Fertility law and practice and its association with family law has continued to evolve, both nationally and internationally.
We’ve seen evolution of policy and practice around the importance of giving informed consent to fertility treatment at UK fertility clinics licensed by the Human Fertilisation and Embryology Authority (HFEA). Informed consent to fertility treatment is one of the most important principles of healthcare. It is designed to protect fertility patients, children and others involved in fertility treatment and more needs to be done to improve understanding of the legal issues and implications of assisted conception and management of this in practice. In September 2015, the English High Court highlighted the very real difficulties that arise when informed consent to fertility treatment falls short, which left eight couples embroiled in legal parenthood proceedings following fertility treatment and the birth of their children and highlighted a further 75 similar cases.
We’ve also seen continued debate about surrogacy law and practice. My work as a member of the Surrogacy UK Working Group on Surrogacy Law Reform and the publication of its report Myth Busting and Reform in November 2015 sheds valuable light on the current practice of surrogacy in the UK and sets out recommendations for reform.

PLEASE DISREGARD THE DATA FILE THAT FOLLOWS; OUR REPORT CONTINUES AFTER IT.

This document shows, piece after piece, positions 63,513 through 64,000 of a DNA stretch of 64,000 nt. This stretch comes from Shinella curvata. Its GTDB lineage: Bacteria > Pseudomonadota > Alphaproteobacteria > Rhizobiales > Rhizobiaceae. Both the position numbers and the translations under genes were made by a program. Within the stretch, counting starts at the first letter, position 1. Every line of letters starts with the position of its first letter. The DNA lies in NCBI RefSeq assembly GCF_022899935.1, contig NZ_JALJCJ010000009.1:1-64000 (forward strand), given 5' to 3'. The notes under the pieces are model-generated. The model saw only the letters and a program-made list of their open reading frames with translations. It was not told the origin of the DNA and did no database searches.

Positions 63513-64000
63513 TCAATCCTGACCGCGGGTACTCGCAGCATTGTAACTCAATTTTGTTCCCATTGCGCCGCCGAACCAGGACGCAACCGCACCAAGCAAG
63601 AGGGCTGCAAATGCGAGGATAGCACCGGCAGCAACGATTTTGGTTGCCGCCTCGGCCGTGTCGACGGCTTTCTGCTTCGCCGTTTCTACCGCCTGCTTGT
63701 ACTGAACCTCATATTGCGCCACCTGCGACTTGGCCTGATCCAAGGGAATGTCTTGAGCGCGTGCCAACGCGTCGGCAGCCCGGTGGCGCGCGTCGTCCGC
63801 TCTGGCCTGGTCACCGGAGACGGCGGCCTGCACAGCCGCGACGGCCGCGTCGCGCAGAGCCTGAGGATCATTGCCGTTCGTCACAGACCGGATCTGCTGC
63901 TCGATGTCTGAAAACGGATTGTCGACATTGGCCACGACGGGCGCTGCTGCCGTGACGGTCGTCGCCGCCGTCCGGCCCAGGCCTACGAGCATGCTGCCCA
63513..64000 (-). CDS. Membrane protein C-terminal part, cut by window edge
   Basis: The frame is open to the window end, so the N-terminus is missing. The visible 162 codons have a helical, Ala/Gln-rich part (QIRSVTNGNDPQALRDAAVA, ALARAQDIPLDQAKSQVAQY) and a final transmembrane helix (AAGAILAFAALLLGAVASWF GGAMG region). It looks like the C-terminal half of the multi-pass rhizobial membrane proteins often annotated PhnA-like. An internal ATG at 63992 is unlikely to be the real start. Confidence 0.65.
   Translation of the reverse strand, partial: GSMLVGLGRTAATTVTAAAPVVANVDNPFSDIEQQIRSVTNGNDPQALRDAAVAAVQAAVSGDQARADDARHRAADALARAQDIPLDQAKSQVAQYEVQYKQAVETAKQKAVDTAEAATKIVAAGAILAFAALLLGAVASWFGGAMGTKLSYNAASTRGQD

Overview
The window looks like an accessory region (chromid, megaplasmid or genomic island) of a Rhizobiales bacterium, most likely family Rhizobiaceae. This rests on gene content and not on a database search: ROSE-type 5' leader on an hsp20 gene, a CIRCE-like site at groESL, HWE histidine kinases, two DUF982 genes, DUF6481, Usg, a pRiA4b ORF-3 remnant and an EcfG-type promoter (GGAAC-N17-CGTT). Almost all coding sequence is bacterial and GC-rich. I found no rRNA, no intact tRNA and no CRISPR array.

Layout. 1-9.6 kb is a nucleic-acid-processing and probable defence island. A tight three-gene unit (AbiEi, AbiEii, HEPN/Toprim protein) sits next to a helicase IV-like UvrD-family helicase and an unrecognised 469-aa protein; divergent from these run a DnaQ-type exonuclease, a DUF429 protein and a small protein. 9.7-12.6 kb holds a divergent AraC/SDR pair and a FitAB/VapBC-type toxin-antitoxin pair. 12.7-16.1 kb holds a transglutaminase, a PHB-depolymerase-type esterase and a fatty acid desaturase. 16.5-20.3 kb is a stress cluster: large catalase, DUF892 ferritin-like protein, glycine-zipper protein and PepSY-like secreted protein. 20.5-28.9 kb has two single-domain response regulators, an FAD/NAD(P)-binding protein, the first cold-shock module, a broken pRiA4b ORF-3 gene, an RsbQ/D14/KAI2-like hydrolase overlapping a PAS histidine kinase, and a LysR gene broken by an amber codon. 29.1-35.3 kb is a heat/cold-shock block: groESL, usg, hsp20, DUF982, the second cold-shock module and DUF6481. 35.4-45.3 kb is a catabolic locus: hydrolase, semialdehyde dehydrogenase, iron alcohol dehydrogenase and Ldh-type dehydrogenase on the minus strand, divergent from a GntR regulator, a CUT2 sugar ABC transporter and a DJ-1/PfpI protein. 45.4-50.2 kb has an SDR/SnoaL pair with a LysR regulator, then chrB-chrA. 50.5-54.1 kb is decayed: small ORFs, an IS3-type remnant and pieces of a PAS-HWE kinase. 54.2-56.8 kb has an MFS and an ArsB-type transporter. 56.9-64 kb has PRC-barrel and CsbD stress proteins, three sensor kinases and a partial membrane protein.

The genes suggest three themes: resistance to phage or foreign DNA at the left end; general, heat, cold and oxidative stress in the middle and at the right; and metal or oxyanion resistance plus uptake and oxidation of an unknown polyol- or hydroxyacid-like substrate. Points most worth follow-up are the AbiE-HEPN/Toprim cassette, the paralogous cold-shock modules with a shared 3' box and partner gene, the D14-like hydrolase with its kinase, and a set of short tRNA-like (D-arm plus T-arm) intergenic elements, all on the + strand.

UK industry recognition for fertility and family law is to be welcomed. I was delighted to be awarded recognition by Chambers & Partners UK 2016. This helps raise awareness and promote the importance of fertility law in the UK. Assisted conception can raise many complex legal and practical issues in the context of increasingly challenging family building expectations and demands of modern day living. Assisted conception can be daunting and fertility law is not always ‘a good fit’ in practice. The provision of skilled fertility law advice helps place children born through assisted conception and their families on a secure legal footing and provides valuable support and protection if problems arise.
Fertility, parenting and family law issues have continued to feature in the media. Over the last 12 months I have contributed to public debate and provided legal commentary on BBC World Service radio and BBC Radio London, as well as in the Independent, the Guardian, the Times and legal and fertility sector press. I have also lectured on fertility, parenting and family law issues in the UK and delivered a lecture overseas in Chicago, USA, at the American Academy of Assisted Reproductive Technology Attorneys Fall Conference 2015.